Mama Said There'd Be Days Like This

Mama Said There’d Be Days Like This

Well that escalated quickly.

The day started out promisingly. We had planned to pull out of Toccoa Falls College RV Park at around noon, and we were ready to go shortly after 10:30. That’s pretty darn good for us.

We loaded up and headed to Walmart (there is large gas station adjacent to the WM parking lot) where we planned to check tire pressure, add air to the truck and trailer tires as needed, buy lunch, call the RV park to make sure we could get into one of their “walk-in” sites, and then hit the road. The first three went flawlessly.

Then things went sideways.

Getting Squirrely

First, the RV park we planned on going too, Lake Powhatan, was full, and they already had two other folks boondocking (camping in an RV without any hookups) while waiting for an RV site to open up. So I called our backup option and confirmed they had space for us.

Ok. One hiccup. Handled. No biggie. Moving on.

I had just finished adding air to all of the truck and trailer tires, burning through $4 in quarters in the process, jumped into the truck, and was seconds from putting it in gear when our Ford Excursion with the famed 7.3L Powerstroke engine stalled.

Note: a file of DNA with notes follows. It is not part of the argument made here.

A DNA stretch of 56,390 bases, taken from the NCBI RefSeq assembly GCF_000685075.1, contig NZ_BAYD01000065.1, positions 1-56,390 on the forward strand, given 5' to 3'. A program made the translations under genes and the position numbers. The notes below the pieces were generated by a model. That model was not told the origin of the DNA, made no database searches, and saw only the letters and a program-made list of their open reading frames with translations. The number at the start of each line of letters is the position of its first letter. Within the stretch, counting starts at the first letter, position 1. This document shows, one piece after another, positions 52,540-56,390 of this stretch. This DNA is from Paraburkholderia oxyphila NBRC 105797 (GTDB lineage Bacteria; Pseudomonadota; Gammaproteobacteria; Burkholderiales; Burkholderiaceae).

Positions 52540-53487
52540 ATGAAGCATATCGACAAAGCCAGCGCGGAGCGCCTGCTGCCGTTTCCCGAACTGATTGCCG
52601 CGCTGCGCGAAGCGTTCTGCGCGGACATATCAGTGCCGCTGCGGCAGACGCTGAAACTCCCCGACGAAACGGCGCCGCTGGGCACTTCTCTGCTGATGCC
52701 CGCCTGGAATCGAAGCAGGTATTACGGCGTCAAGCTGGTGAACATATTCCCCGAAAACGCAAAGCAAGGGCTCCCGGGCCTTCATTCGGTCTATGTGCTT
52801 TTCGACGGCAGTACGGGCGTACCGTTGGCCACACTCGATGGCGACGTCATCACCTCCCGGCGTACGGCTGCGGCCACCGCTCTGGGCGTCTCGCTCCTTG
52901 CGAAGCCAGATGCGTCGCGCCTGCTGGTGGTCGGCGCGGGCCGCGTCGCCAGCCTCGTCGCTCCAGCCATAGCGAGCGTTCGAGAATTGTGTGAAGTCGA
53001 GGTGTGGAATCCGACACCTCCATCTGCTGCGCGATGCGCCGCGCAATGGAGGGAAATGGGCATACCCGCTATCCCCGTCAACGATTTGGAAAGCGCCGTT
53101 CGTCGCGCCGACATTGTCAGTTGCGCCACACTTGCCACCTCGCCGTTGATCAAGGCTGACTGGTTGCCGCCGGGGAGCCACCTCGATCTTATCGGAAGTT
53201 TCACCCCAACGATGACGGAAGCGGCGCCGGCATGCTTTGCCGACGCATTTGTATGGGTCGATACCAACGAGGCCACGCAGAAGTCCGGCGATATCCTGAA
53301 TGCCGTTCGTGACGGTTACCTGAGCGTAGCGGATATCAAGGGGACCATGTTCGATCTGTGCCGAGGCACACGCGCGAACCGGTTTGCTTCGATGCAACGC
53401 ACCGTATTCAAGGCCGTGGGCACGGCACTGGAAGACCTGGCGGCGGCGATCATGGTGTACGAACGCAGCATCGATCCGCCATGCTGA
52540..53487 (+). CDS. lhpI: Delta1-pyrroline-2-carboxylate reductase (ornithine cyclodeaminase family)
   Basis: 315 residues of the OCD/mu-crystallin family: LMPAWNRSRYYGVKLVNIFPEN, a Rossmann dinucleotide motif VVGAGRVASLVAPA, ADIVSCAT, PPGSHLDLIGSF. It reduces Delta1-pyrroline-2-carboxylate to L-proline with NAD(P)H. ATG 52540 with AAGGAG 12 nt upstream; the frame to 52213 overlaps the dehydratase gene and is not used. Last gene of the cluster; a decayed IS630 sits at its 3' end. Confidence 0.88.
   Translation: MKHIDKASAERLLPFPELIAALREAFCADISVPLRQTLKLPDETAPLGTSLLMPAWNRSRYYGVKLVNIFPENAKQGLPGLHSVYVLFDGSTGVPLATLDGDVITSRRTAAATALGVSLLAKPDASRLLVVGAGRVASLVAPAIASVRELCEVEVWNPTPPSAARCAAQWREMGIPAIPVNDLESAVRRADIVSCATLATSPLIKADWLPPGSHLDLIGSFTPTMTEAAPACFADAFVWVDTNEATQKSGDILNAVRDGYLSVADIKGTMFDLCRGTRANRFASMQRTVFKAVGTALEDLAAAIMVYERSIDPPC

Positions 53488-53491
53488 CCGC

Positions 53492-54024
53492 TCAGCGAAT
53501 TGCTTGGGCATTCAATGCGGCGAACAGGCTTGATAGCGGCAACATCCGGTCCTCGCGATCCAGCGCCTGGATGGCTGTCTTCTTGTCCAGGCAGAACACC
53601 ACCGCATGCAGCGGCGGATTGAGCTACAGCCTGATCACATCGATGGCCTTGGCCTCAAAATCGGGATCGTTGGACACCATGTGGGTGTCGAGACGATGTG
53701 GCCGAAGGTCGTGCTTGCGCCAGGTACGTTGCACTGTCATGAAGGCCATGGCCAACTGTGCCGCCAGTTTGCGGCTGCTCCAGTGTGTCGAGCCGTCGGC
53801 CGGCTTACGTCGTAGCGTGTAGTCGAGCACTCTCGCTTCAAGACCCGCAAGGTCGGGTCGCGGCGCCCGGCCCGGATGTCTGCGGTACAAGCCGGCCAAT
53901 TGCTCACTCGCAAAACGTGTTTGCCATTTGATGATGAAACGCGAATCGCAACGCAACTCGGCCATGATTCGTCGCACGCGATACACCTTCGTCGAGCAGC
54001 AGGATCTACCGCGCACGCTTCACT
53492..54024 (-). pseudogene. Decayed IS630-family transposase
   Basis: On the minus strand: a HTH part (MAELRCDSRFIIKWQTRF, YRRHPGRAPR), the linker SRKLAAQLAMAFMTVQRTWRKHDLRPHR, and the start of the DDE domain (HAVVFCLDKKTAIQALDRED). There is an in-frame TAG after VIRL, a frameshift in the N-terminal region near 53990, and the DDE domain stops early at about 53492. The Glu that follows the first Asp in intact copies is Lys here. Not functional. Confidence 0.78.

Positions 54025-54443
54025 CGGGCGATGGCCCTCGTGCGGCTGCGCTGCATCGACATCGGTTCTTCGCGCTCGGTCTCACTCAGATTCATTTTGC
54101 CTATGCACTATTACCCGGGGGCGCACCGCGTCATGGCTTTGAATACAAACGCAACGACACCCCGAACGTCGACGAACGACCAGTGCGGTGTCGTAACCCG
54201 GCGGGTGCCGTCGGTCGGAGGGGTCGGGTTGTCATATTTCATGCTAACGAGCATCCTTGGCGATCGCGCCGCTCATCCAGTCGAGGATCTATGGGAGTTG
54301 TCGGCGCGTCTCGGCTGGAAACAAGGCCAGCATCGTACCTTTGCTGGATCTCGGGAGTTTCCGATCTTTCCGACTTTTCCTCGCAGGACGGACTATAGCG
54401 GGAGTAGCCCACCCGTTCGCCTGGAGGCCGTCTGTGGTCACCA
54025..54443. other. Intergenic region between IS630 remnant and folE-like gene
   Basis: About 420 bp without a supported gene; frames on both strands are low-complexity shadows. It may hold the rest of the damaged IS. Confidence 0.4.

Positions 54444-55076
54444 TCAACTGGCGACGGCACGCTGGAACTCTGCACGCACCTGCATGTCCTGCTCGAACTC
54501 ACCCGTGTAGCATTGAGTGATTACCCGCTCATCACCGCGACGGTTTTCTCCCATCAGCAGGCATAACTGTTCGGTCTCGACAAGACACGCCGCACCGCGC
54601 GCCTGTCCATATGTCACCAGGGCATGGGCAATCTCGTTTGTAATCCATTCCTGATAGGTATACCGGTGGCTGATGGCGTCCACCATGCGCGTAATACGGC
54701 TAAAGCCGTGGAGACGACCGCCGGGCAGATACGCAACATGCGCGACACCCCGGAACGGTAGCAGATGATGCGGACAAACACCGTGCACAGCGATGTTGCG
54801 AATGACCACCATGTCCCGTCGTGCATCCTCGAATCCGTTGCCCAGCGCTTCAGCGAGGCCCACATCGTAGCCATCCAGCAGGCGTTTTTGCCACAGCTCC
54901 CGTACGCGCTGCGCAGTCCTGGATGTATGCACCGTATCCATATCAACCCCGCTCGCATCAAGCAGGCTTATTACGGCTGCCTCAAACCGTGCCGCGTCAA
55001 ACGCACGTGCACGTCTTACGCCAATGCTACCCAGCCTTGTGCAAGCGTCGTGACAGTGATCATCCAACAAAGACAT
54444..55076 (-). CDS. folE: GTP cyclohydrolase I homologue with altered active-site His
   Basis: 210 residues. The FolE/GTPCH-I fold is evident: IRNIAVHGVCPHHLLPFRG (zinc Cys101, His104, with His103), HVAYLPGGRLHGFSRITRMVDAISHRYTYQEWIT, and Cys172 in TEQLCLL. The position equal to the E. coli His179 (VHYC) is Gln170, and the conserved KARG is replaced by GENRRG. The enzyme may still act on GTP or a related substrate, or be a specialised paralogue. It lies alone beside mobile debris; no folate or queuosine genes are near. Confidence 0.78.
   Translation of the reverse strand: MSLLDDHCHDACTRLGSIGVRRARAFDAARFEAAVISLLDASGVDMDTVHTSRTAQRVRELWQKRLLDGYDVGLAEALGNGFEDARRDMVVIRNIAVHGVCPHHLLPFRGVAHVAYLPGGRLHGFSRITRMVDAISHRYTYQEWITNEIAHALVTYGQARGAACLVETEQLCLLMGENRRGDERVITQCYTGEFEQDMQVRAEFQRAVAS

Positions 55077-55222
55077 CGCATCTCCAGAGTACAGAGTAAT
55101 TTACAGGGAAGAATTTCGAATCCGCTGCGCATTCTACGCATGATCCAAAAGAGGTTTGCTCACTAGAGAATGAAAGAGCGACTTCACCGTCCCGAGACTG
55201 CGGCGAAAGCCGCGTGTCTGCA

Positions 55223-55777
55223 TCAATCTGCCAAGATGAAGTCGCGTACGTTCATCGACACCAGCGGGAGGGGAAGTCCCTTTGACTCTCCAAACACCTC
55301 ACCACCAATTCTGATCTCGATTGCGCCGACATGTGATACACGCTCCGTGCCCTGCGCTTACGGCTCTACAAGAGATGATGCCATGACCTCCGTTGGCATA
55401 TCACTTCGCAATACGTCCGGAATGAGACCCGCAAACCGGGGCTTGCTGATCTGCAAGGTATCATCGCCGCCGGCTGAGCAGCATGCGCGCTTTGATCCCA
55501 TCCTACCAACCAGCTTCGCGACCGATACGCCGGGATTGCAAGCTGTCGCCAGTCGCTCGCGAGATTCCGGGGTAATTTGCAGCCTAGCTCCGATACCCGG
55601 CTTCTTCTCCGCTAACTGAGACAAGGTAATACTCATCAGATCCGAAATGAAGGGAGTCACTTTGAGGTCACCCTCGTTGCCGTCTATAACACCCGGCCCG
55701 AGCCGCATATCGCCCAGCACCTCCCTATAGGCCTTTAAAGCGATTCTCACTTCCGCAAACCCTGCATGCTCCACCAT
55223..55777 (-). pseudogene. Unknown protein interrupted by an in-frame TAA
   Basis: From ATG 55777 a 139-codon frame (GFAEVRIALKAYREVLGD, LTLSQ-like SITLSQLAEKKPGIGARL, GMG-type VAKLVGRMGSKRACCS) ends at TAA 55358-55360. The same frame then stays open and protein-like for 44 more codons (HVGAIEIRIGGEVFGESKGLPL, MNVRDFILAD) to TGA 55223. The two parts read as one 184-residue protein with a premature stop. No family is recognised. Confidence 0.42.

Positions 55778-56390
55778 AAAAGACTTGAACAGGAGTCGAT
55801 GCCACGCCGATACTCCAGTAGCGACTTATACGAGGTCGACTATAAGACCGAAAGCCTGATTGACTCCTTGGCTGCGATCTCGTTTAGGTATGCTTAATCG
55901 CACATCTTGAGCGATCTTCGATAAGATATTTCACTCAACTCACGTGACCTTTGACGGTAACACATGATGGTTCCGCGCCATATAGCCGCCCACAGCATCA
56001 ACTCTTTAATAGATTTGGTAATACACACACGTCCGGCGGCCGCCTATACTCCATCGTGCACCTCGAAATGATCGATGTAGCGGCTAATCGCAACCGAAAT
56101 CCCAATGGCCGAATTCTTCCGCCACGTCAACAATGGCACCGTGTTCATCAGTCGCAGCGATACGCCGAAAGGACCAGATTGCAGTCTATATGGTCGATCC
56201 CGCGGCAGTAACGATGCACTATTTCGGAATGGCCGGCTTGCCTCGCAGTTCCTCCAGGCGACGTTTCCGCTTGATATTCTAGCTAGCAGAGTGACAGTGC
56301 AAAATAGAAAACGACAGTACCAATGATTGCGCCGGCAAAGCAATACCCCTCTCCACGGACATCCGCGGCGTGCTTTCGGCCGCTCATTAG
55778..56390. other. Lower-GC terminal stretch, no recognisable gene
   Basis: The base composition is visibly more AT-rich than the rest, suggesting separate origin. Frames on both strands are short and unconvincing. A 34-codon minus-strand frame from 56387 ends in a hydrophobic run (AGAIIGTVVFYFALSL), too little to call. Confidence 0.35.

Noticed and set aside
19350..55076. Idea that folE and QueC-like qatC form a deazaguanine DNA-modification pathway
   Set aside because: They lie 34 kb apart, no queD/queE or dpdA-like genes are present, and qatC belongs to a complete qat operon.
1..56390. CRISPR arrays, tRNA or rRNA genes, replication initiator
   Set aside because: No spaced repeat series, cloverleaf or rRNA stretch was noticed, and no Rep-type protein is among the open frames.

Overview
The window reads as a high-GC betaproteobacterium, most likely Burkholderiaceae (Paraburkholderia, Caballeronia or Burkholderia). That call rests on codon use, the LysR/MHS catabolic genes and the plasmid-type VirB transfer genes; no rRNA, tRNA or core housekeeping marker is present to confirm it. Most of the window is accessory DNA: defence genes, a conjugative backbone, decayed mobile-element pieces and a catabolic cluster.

Our truck has never stalled.

We’ve had her for about 18 month, put close to 30,000 miles on her, and she’s never so much as hiccuped.

She started right back up, so I chalked it up to…”heck, I don’t know.”

I was planning on ignoring one minor indiscretion, until she stalled again, and again, and again, and again…and then the “Service Engine Soon” light lit up. Well shoot.

Oh no! | Photo by Meagan Penland

The Ex would drive, but anytime she stopped I had very little time to get my foot on the accelerator, or she’d stall. So we limped back to the RV park, stalled several times but finally made it, dropped the trailer and the family off at the site we had pulled out of an hour earlier, and I headed to a local service center.

Toccoa is a small place. I think there are about 10,000 residents in the town. I went to one of the most popular and most respected repair shops in town (Stan’s Service Center). They were booked up for 2 or 3 days, and they didn’t particularly want to mess with a diesel. Stan, of Stan’s Service Center, referred me to a guy who works on diesels out of his backyard. He agreed to look at it…at 8 AM the following morning.

It was 1 PM at this point and I was still harboring delusions of getting to Asheville. So I headed to Autozone to see if they could help me decode the reason behind the check engine light coming on.